WeWork's IPO went south in a hurry once the details came out. The valuation reportedly took massive hits for two reasons: intense levels of unprofitability and CEO Adam Neumann. The IPO's off the table until later this year, maybe, and now reports say that the board wants Neumann to step down as CEO and become a non-executive chair of the board--despite his recent mea culpa.
That means while he'd have influence on direction, Neumann would no longer be in regular control of WeWork.
While a drastic step, it's not not unknown. Uber's Travis Kalanick found himself in a similar position. He was a founder, had voting control in the company, pushed the company forward through quick growth. And, in doing so, generated so many problems and bad publicity that he became a hindrance.
Being a "good person" has never been an absolute requirement for a CEO. In the Gilded Age, major names like Andrew Carnegie, John Pierpont Morgan, and John D. Rockefeller didn't gain success by being polite. Or kind or humane or fair. The same is true today.
There are many successful people in business that would run you over if you got in their way, or who would be willing to twist your arm and beat you to the ground in a negotiation. But there's something they retain that works in their favor: trust.
That may sound ironic and laughable. Trust would seem to be the last thing you might expect. But trust doesn't mean that you necessarily like someone or put your faith in them without reserve.
According to Merriam-Webster, trust means, among other things, an "assured reliance on the character, ability, strength, or truth of someone or something." You might trust someone to have the strength to pull you up over the edge of a cliff while rock climbing. Leaving kids with a babysitter requires a different sort of trust--the expectation that the person will take proper care of the children.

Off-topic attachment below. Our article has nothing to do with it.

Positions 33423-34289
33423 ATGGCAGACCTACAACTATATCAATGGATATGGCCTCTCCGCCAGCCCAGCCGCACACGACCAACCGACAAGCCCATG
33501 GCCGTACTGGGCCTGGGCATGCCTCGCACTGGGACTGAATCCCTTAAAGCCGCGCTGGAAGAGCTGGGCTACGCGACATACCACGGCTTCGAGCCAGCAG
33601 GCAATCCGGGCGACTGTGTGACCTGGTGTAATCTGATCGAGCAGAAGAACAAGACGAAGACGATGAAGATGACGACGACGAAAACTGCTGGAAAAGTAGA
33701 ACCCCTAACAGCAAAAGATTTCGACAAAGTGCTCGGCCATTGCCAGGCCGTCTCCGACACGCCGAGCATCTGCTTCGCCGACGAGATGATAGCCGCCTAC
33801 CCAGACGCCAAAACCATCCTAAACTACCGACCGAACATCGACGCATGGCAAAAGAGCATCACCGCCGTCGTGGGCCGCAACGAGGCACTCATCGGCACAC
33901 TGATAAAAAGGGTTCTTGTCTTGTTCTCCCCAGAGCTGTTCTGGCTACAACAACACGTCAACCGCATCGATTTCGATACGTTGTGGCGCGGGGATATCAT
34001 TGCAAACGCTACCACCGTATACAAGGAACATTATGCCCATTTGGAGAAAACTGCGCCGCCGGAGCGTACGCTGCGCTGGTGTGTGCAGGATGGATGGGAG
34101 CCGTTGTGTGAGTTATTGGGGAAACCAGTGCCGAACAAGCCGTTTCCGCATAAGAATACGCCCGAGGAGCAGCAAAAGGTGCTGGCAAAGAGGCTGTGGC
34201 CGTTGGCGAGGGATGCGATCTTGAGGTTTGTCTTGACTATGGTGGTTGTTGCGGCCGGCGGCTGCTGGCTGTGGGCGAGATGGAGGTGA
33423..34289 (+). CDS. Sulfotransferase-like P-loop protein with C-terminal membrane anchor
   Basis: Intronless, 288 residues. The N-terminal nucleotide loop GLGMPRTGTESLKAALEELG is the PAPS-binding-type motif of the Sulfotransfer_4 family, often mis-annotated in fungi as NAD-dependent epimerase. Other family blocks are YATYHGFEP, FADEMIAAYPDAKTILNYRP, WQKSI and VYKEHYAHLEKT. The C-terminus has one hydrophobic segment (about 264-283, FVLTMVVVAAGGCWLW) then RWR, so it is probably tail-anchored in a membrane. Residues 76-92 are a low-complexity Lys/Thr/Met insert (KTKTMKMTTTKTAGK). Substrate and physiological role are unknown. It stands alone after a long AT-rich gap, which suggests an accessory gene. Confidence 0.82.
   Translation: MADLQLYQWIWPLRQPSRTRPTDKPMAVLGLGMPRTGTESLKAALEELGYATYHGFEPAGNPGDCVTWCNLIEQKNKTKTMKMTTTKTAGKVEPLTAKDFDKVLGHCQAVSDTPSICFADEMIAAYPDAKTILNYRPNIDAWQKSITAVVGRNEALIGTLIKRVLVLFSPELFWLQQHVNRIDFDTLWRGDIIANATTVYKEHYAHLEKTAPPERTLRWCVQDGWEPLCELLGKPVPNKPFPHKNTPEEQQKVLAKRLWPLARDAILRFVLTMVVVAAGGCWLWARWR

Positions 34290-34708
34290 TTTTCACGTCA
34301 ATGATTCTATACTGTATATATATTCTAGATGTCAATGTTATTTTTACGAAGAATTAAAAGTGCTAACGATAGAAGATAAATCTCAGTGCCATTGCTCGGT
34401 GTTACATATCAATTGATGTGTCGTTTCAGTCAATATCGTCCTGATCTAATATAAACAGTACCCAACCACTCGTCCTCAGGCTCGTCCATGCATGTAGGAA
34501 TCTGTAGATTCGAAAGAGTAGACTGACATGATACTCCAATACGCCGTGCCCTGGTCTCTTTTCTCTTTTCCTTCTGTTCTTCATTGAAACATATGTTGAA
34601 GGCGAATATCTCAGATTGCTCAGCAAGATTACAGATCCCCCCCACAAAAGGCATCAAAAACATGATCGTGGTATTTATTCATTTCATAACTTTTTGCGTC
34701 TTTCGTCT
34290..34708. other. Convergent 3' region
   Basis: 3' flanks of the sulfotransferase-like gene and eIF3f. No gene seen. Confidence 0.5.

In business, trust is also a product of circumstance. A vendor sends goods to a client and trusts to be paid, even though some debts will be bad. One company enters a contract with another and so backs trust with the ability to seek redress in court. Or investors put money into a fledgling company, trusting that entrepreneurs will do their best to run things intelligently and try to be successful even though most won't. (Three-quarters of VC-backed startups fail according to some research, although the VC industry says it's more like 25 to 30 percent.) The trust doesn't lie in success, but in attempting if Whichever, it's clear that not all entrepreneurs will succeed. But that's not where the trust lies. Again, it's in trying to succeed.
Neumann did what investors never wish to see. He may have wasted money, done questionable deals, and perhaps most importantly, he indulged in high-profile antics that directed attention in ways that didn't benefit the company.
Again, nothing new there. Kalanick did similarly, as has Elon Musk. But when Musk did, Tesla was public and he was a major investor. Kalanick and Neumann did so before the IPO, decreasing the chance of a warm reception and, thus, of the big investors getting to sell off parts of their holdings to recoup investments and finally make a profit. According to an estimate from CB Insights, which followed startups and venture backing, WeWork lost more than $30 billion of paper value in pre-IPO publicity. Much of that was about the business model, but Neumann became a central issue.
But why would a Kalanick or Neumann give up effectively control and allow themselves to be pushed out? Money. In each case, the company in question was deeply in the red and needed ongoing access to cash for ongoing operations.
The wealth of a Neumann or Kalanick--or most other startup founders--is in the value of their ownership stake. If the company goes, so does their wealth. And no matter how much voting control someone has in a company, they can't vote for others to further invest.